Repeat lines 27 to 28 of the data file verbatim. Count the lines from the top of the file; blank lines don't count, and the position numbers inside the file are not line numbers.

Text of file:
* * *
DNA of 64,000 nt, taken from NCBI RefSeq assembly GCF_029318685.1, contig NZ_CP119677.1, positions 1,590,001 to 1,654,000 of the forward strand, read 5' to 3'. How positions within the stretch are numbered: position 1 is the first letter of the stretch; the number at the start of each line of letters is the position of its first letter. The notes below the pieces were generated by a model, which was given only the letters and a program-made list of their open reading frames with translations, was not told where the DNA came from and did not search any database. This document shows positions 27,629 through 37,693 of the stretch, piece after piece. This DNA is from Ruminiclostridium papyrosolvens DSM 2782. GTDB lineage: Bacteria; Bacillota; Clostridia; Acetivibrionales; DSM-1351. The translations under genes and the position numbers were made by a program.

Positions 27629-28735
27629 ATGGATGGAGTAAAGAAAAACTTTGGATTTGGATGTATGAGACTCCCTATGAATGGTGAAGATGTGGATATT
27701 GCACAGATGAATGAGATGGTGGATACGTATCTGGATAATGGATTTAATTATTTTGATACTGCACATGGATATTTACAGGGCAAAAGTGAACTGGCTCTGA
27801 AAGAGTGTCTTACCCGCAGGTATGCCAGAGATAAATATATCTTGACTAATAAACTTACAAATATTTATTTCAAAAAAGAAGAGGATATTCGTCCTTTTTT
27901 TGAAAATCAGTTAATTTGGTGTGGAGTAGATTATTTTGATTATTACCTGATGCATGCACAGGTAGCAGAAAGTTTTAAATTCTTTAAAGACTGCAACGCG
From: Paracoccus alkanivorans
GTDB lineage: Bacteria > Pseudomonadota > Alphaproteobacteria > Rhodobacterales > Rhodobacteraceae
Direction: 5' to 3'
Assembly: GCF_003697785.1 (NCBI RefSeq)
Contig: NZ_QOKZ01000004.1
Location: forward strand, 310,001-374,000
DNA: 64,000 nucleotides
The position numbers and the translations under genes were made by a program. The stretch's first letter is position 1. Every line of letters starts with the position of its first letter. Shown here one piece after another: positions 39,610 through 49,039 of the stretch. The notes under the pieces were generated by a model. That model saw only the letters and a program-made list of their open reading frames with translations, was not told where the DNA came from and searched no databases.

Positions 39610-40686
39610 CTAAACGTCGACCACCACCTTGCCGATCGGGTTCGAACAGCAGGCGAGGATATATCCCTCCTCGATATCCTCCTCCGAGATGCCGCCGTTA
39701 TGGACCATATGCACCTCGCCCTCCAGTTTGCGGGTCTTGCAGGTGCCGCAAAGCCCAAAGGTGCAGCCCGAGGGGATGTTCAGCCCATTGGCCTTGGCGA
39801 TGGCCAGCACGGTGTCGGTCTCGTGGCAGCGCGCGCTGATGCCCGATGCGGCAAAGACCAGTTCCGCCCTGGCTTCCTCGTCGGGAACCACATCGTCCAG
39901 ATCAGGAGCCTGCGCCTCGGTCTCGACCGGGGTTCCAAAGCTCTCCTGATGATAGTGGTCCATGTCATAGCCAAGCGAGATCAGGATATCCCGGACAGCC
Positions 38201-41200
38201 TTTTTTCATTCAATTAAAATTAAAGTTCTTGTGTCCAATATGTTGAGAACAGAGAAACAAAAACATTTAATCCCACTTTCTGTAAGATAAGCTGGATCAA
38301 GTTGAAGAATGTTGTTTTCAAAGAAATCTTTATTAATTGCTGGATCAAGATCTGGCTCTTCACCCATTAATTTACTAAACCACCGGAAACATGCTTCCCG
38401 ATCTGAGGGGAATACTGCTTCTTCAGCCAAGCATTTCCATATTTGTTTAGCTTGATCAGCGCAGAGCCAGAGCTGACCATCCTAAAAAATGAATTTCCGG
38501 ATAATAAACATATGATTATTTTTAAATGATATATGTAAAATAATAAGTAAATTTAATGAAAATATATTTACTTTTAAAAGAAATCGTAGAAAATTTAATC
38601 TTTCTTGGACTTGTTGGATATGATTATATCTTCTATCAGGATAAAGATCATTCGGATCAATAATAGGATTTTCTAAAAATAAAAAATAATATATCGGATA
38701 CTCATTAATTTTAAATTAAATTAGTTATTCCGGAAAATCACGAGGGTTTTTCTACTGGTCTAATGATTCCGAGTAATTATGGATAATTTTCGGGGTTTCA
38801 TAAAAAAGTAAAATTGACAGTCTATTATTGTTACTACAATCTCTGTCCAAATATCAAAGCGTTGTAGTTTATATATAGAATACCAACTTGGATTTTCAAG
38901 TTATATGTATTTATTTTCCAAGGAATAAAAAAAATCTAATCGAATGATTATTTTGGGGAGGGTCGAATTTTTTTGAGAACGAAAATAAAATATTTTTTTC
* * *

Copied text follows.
38801 TAAAAAAGTAAAATTGACAGTCTATTATTGTTACTACAATCTCTGTCCAAATATCAAAGCGTTGTAGTTTATATATAGAATACCAACTTGGATTTTCAAG
38901 TTATATGTATTTATTTTCCAAGGAATAAAAAAAATCTAATCGAATGATTATTTTGGGGAGGGTCGAATTTTTTTGAGAACGAAAATAAAATATTTTTTTC